New Articles for the Week of April 22nd: Vide-ya Games Edition

[youtube=] Sorry every other contender for the title of Summer Jam 2013, but we already have a winner.

A week late, but it's time for another portfolio dump, this time with more video game-ary in one batch than pretty much ever. I don't get around to playing many games these days, mostly because the average playtime to clock-in a complete title is well over a single season of television. When you start breaking down the numbers, and you don't have a lot of free time at your disposal, the only thing I'll get out of bed for when it comes to games is a really good story...or something that's free. Both of which are present this week, so let's jump right in:

-The mystery project I teased two weeks back is out and about, and it's yet another sprawling think-piece, the informatively titled essay, Bioshock: Infinite, Choice And The State Of Storytelling In Game. Like my Bond article from last year, this was a case where the predicted length and time investment for the piece was a gross underestimate. Luckily, that let the article hit right around the time a lot of other really thoughtful analyses of the year's biggest game were coming out. I've been meaning to hash out some thoughts on the gaming industry's continued inconsistency in storytelling, and Bioshock: Infinite was the perfect catalyst for getting all those thoughts out in the open. Check it out if you've played the game, want to know what exactly is so wrong with video game storytelling, or see both those things made all the nerdier by an extended analogy based on the "Han shot first" meme.

-A decidedly less ambitious new addition to the site is my more meat 'n potatoes review for Injustice: Gods Among Us, a new comic book fighting game that I was fortunate enough to get a review copy of. This was only my second game review, and I really enjoyed both playing the game, and writing about it. And the review confirmed a lot of what I suspected about certain, let's say, more vocal, parts of the gaming community. Whereas to me, a 3 out of 5 says "fun, but flawed," to others, that can apparently read like "THE THINGS YOU LIKE ARE TERRIBLE AND YOU SHOULD HATE YOURSELF." Getting into a whole "Scores as a Review Metric is Fucked" article is something for another day, but sometimes the gaming community can really bum me out. Guys, video games are pretty well accepted in this day and age, so criticism of a single game is not damning of you, or your interests. The war for whether video games can be respectable or not is over: we won. Now start acting like it.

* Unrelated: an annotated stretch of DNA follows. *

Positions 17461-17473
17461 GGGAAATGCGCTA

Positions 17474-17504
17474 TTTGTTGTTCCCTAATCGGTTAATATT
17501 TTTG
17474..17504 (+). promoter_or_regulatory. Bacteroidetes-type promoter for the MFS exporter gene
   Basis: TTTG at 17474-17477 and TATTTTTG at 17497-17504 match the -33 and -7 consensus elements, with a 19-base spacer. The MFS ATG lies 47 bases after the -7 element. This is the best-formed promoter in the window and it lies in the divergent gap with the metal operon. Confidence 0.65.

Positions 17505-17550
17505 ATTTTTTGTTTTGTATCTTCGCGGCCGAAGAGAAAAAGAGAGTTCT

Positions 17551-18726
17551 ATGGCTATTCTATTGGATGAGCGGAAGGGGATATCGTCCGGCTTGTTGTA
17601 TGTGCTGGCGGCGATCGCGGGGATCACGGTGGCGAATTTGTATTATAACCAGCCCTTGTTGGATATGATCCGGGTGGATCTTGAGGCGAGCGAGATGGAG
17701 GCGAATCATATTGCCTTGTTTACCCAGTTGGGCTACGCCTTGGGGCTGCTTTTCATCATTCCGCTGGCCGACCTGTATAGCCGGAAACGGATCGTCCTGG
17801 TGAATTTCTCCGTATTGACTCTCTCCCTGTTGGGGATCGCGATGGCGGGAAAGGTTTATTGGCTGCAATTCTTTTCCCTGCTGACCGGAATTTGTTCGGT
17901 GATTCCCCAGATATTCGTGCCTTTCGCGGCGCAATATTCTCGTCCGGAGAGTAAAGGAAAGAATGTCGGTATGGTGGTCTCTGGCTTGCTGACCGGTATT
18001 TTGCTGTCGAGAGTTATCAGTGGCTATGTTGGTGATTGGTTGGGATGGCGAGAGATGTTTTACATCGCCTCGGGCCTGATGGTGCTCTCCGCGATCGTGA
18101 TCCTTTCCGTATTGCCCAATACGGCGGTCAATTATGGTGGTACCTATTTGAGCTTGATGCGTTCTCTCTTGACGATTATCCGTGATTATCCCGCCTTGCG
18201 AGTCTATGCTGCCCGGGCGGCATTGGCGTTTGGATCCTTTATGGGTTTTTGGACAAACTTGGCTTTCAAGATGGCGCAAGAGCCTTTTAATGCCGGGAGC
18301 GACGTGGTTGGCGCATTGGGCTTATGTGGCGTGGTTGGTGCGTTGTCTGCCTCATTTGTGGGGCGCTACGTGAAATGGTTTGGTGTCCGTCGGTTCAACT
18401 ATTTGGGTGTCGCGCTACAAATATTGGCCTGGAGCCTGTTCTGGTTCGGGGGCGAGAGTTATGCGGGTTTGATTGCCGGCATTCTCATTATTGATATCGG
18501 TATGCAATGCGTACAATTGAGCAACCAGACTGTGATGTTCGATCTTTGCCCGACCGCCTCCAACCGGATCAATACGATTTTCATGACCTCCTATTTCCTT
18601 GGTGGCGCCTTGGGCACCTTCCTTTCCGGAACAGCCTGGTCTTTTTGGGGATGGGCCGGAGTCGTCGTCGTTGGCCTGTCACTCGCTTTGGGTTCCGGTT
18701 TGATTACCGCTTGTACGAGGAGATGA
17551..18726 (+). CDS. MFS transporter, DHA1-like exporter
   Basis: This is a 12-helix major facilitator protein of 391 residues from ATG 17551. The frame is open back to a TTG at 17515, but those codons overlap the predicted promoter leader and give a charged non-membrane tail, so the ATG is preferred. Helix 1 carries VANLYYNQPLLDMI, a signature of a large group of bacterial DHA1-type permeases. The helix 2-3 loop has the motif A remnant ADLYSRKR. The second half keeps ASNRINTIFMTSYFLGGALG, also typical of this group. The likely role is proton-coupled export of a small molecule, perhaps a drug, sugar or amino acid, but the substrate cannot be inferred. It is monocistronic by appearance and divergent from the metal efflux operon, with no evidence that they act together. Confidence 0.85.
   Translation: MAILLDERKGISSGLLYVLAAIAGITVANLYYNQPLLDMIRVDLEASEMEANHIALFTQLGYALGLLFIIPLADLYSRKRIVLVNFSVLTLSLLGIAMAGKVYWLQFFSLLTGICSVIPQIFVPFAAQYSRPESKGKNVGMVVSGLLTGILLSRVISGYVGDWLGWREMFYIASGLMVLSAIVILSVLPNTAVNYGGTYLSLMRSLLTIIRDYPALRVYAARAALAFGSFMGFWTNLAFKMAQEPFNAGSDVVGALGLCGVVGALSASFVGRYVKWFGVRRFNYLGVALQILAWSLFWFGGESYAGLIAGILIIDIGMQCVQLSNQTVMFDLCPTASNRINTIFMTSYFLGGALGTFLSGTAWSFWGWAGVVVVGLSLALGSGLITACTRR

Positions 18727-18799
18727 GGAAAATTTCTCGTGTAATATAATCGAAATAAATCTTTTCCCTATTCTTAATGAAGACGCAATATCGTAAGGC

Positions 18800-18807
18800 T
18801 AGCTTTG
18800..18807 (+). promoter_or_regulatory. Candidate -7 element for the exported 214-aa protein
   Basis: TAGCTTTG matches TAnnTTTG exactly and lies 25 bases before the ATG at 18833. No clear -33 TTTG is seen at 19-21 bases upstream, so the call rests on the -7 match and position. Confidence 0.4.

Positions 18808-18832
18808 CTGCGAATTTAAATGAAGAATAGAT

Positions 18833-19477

-And finally, it's a Mad Men, Mad Men, World, so here's a double dose to tied you over until next time. I gotta say, I'm loving this assignment, despite literally having nightmares about watching episodes, and coming away with nothing to say. Luckily, that hasn't happened for real just yet; in fact, it's been easier to spit out 1500+ words on Mad Men within 2 hours of its airing than anything else I've written under a time crunch. I'm pretty happy with how the reviews for weeks 2 and 3 turned out. I mean, I got to spend all last Sunday comparing the show to Game of Thrones, and even forced in the word "genuflecting" again. Plus, I hit the minor milestone of 1,000 views on a recap in under 24 hours. What's not to love?

That's all for this week. Slate is looking pretty clear at the moment, but we'll see what the new week brings. Sundance's Rectify is picking up some good buzz, and Amazon just clusterbombed the internet with about three dozen pilots, so there's probably something to review in all that. Or maybe I'll just go see Pain and Gain this week. I may not be a huge fan of the guy's catalogue, but I feel like Michael Bay is finally using his powers for good, instead of Transformers.

Oh, and just for good measure, here's the link to that Daft Punk song again. Mankind doesn't deserve something this joy-inducingly groovy, so it's a good thing we have French robots to make it for us.